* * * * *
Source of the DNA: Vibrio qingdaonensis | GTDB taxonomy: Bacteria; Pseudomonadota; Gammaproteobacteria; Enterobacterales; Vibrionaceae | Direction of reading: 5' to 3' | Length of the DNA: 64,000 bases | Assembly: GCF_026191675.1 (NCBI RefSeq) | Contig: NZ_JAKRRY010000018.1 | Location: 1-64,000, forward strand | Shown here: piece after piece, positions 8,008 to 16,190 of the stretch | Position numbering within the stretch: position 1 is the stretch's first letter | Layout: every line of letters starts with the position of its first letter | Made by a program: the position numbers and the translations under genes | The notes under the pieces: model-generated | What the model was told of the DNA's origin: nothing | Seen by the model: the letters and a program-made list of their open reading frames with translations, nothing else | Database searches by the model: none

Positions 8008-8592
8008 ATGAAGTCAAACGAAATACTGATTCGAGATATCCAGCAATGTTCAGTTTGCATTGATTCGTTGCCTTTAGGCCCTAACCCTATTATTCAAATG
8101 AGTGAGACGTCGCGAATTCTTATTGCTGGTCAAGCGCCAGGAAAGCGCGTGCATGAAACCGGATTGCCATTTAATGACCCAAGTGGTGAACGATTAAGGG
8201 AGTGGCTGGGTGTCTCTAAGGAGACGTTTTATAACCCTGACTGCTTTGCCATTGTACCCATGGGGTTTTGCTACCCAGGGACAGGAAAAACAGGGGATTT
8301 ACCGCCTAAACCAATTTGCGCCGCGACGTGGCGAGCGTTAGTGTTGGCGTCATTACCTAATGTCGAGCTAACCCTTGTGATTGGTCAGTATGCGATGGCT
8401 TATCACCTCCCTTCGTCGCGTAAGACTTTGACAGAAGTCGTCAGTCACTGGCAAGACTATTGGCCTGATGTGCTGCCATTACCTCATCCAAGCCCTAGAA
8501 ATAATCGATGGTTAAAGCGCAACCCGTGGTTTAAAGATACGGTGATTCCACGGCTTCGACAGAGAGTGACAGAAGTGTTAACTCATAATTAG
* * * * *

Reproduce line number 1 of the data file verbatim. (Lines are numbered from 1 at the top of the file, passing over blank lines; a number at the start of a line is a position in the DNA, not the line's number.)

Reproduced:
Source of the DNA: Vibrio qingdaonensis | GTDB taxonomy: Bacteria; Pseudomonadota; Gammaproteobacteria; Enterobacterales; Vibrionaceae | Direction of reading: 5' to 3' | Length of the DNA: 64,000 bases | Assembly: GCF_026191675.1 (NCBI RefSeq) | Contig: NZ_JAKRRY010000018.1 | Location: 1-64,000, forward strand | Shown here: piece after piece, positions 8,008 to 16,190 of the stretch | Position numbering within the stretch: position 1 is the stretch's first letter | Layout: every line of letters starts with the position of its first letter | Made by a program: the position numbers and the translations under genes | The notes under the pieces: model-generated | What the model was told of the DNA's origin: nothing | Seen by the model: the letters and a program-made list of their open reading frames with translations, nothing else | Database searches by the model: none